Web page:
Biodiversity and Conservation

, Volume 22, Issue 2, pp 373–403 | Cite as

Biodiversity conservation attitudes and policy tools for promoting biodiversity in tropical planted forests

  • Nhung Nghiem
Original Paper


Biodiversity loss poses a real threat to the livelihoods, food security and health of the poor. In Vietnam, nearly 700 species are threatened with national extinction and over 300 species are threatened with global extinction. Deforestation is the main contributor to these biodiversity losses. This study examines biodiversity conservation attitudes of foresters and proposes policy options to promote biodiversity in planted forests. A household survey of 291 foresters in Yen Bai Province, Vietnam, was conducted to examine attitudes to biodiversity conservation. A range of forest policy tools was investigated to find the most appropriate one to enhance biodiversity, given the specific social-economic conditions of foresters. A forest-level optimisation model was employed to design the optimal level of payment for biodiversity conservation. The results suggest that a large number of foresters would agree to the idea of enhancing biodiversity in planted forests if they were financially supported. It is concluded that policy options for the Government of Vietnam include refinements to the current payment scheme and considering increasing the payment level to foresters to enhance biodiversity. These findings may have some generalisability to the plantation forestry sector in other developing countries in tropical zones, and implications for implementing the REDD+ mechanism in developing countries.


Biodiversity conservation Forest policy tools Optimal payment Household foresters Carbon sequestration 



The author would like to express her sincere thanks to her supervisors, Prof. Anton Meister and Dr. Brendan Moyle, for their excellent guidance and encouragement throughout this research. Funding from the Economy and Environmental Program for South East Asia and Ministry of Education has been much appreciated. Special thanks also go to people in Yen Bai Province who were very cooperative and enthusiastic in attending interviews. University of Otago colleagues who provided advice, support and very helpful comments on various drafts include: Associate Prof. Nick Wilson, Rachel Foster, and Prof. Tony Blakely. Many thanks to Dr. Nguyen Nghia Bien (Vietnam Ministry of Agriculture and Rural Development), MSc. Kieu Tu Giang and his colleagues (Yen Bai Forestry Department), colleagues at Vietnam Forestry University for their advice and field assistance, and to this Journal’s reviewers and editors for very helpful suggestions for revisions. Any remaining limitations with the final draft are solely the responsibility of the author. The findings, opinions, and conclusions in this paper are those of the author alone and are not necessarily shared by the author’s affiliated organisations and the funding bodies.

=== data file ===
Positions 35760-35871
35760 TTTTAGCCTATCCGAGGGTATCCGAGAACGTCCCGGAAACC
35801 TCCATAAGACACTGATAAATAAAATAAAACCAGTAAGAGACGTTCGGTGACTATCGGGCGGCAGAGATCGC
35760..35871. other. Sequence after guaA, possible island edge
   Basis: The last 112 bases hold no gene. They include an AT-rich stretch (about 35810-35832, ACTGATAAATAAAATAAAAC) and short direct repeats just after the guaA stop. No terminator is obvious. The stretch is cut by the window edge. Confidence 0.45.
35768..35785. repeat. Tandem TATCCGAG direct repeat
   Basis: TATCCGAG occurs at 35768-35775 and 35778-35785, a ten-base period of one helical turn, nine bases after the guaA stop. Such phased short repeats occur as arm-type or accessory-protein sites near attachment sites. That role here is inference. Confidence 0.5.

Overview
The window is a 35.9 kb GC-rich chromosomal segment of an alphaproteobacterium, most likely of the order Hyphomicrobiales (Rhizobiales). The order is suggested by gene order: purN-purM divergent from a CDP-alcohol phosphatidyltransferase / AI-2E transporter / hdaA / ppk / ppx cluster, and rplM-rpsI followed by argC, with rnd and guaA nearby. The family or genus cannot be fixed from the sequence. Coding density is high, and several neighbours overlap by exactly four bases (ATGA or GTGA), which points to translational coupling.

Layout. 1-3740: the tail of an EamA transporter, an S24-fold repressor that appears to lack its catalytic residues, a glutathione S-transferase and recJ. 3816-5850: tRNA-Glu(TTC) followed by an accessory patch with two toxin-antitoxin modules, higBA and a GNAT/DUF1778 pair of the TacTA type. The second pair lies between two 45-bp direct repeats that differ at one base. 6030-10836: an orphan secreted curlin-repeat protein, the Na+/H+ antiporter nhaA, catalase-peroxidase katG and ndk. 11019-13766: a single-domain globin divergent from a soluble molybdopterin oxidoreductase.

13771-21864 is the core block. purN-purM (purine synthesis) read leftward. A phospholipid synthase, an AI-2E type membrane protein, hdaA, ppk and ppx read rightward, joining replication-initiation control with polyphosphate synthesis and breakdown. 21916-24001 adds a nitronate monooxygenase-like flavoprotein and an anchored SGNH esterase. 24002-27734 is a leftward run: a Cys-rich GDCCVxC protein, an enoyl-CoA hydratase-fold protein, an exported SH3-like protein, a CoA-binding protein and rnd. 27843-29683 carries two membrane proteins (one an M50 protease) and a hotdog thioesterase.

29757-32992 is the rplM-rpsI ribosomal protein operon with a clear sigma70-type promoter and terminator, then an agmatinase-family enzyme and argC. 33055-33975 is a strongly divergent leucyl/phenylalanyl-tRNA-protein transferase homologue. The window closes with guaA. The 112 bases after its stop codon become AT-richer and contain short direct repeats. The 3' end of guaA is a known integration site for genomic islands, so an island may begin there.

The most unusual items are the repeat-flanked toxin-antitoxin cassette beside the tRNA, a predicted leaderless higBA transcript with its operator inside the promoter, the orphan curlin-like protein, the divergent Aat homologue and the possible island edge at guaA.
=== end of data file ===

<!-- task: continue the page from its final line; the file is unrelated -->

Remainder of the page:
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© Springer Science+Business Media Dordrecht 2012

Authors and Affiliations

  1. 1.School of Economics and FinanceMassey UniversityManawatuNew Zealand
  2. 2.Department of Public HealthUniversity of OtagoWellingtonNew Zealand

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